After the movie Norman Lloyd came out and was interviewed by Leonard Maltin.  He mostly talked about how movie making has changed over the course of his career.  It was very interesting to hear him speak.  I didn't think I knew him from anything other than Saboteur, but then he mentioned that he had been in In Her Shoes and that jogged my memory of him.  It's always interesting to hear people talking about working with people who are no longer around, in this case he talked about Hitch (Alfred Hitchcock) and how he had storyboarded almost every frame of the film before they began shooting.  I find that stuff interesting and he also talked about his stunt work and how they had made a true to size replica of the top of the Statue of Liberty (I'm trying not to give away any spoilers, hence the vague-ness).  But yeah he's a great speaker and seemed happy to be there.

I then made my way over to the Egyptian Theater for Some Like it Hot.  I had been conflicted all weekend over whether to see Metropolis with the new footage since it was the official final evening event or to enjoy Some Like it Hot where I knew I would laugh my butt off and have an amazing experience seeing it on the big screen with a crowd.  I've seen Metropolis and really liked it, but I just decided to go with Some Like it Hot.  I felt like I was lucky enough to be able to go to the opening night event (A Star is Born) and didn't want to push my luck.  It was a tough decision.

Before the movie Tony Curtis was introduced and interviewed by someone who worked at TCM (I don't remember his name) and who had known Tony Curtis for a number of years.  Tony gave a very, shall we say, colorful interview.  He shared some very funny stories and some of his experiences shooting Some Like it Hot.  He told a story about working with Marilyn Monroe.  Her line for the scene was "what is it?"  She had to point to a fish and ask, "what is it?"  She'd point, and stare, but wouldn't say the line, she then whispered to Tony, "what is it?" (meaning the line, what's the line?)  And he'd respond, "what is it?" (thinking he was giving her the line, but instead just confusing things further)  And this would repeat for a number of takes.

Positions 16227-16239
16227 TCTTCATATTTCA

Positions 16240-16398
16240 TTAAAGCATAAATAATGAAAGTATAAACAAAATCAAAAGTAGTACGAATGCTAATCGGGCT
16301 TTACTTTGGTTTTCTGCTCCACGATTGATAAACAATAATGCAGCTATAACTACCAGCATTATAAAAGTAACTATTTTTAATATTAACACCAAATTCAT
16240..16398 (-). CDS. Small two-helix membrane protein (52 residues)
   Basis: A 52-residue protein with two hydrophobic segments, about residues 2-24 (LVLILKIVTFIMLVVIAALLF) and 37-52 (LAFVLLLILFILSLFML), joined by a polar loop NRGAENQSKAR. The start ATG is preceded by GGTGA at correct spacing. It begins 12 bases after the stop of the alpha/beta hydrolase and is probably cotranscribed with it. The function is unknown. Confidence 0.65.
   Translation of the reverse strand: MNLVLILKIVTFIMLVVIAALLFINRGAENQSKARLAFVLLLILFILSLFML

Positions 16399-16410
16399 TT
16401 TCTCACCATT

He also talked about how he and Jack Lemmon walked around the studio lot and went into women's bathrooms trying out their womanly ways and trying to blend in.  But it sounded like they were easy to identify.  He also told a story about a dress fitting with designer Orry Kelly for himself, Jack Lemmon and Marilyn.  At one point Orry pointed out that Tony had the nicest tush of the bunch and Marilyn retorted by opening her blouse and saying, "but I'll bet he doesn't have the nicest...well you can guess what :).

After the interview he sat in the audience; that was a pretty surreal experience to watch the movie with him in the audience.  The film was more amazing than I had remembered it, the audience applauded and laughed with such enthusiasm that it was intoxicating, it made me feel like I had never even seen the movie before.  Every joke seemed fresh and new.  At the end of the movie Tony received a standing ovation.  It was sincerely one of the most thrilling experiences of my life and ultimately a great way to end the festival.  Although if it were up to me the festival would've never ended.  I was quite sad to have to go back to the real world after all the excitement.

So there's the re-cap of Day 4!  I hope you enjoyed reading about my experience at the TCM Film Festival, I'm seriously counting down the days til next year's!  And really hoping that I can skip work again to go!!  I had the best time, and this was maybe one of the most phenomenal experiences of my entire life.  I met so many nice people, saw some amazing movies and got to be back in LA.  All in all a wonderful way to spend 4 days.